The American College of Acupuncture & Oriental Medicine (ACAOM) 1
Integration of Ancient Medicine with Modern Technology

Acupuncture is an ancient medical modality that has a history of over 5,000 years, but the American College of Acupuncture & Oriental Medicine (ACAOM) has been combining this knowledge with new technologies including data analytics and artificial intelligence (AI).

Using its newly developed web application named Kassandra Elements, the tool collects many difference self-reporting symptoms from individuals anonymously and then determines which organ is the weakest based on traditional Chinese medicine’s Five Element Theory.

The Five Element Theory, according to ACAOM President, Dr. John Paul Liang, “The Five Element organizes all health symptoms into five major groups or patterns in nature. Each of the five groups—Wood, Fire, Earth, Metal, and Water. Dr. Liang goes on to state, “in regards to organs and their relationship to health, each element is responsible for various functions of the body. This means that if an organ is unhealthy, it is common to see all of its responsibilities suffer at the same time.”

Along with our new artificial intelligence efforts, Kassandra Elements is meant to give individuals early warnings about their health so that they can have further check ups with their physicians and healthcare practitioners.

Artificial Intelligence Diagnostic Pilot

ACAOM and the University of St. Thomas have completed the pilot test detecting heart disease by utilizing an artificial intelligence algorithm. Researchers divided individuals’ pictures of tongues into two groups: tongues belonging to individuals with a history of heart disease and tongues belonging to individuals without any history of heart disease. Once the algorithm was run on the heart disease group, researchers were able to confirm heart disease with accuracy from 72%-87% of the time. When the same algorithm was run on individuals without heart disease, the results were 30%. Using machine learning to detect various conditions may be a game-changer in healthcare since Chinese medicine can potentially detect various conditions at an earlier rate.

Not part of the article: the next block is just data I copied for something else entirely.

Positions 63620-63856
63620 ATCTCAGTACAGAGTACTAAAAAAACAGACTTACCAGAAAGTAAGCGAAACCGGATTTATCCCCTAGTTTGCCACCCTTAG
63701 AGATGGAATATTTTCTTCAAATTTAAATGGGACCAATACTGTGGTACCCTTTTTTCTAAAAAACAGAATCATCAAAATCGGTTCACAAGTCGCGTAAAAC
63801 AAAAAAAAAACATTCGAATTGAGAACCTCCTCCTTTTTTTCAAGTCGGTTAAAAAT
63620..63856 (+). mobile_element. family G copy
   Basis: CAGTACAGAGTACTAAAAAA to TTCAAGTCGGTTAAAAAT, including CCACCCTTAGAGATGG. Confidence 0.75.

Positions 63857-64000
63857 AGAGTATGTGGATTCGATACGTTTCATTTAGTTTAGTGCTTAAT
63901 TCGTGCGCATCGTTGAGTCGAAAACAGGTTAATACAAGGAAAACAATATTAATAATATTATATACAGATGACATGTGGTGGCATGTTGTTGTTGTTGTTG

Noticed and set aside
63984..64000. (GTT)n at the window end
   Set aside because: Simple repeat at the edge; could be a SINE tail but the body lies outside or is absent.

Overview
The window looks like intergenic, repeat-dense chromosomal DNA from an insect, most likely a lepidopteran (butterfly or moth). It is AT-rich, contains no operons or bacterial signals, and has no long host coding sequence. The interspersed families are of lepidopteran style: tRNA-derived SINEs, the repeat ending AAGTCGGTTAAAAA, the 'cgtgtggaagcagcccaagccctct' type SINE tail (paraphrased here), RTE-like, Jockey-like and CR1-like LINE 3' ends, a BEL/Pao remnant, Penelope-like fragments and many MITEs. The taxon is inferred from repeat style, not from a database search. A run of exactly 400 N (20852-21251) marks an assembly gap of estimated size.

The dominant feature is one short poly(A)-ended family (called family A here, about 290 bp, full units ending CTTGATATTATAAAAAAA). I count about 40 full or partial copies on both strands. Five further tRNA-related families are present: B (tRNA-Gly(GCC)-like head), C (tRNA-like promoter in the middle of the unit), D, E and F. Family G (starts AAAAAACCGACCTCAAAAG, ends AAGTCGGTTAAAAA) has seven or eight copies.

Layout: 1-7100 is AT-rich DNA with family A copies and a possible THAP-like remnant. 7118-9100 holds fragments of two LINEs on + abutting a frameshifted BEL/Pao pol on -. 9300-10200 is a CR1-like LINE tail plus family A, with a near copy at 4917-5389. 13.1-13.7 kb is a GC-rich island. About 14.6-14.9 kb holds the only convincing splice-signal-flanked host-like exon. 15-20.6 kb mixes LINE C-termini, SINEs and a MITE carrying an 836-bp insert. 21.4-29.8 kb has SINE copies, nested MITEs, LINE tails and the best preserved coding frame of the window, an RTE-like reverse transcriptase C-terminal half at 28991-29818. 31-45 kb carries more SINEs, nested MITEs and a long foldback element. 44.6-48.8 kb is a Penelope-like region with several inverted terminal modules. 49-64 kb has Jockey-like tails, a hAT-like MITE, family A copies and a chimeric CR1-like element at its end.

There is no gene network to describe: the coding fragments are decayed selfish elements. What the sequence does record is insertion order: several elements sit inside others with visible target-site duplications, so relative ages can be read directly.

Dr. Liang, says, “We believe that there’s potential to improve on the accuracy once we analyze another 30,000 data that is in our system. It is also possible that the 30% included individuals who may be in the beginning stages of heart disease but have not been diagnosed yet.” Although the researchers were not satisfied with the 72% accuracy, there was a significant difference between the numbers related to heart disease and no heart disease. The next step is to conduct a larger and more formalized study to see if the results can be duplicated. It is the hope of ACAOM that detection of potential heart disease at an earlier rate will allow individuals to make lifestyle changes earlier and also allow their doctors to monitor them more closely at an earlier period.

To learn more or to run your own diagnostic, visit or you can email questions to

Media Contact
Company Name: American College of Acupuncture and Oriental Medicine
Contact Person: Dr John Paul Liang
Email: Send Email
Phone: 713-780-9786
Country: United States

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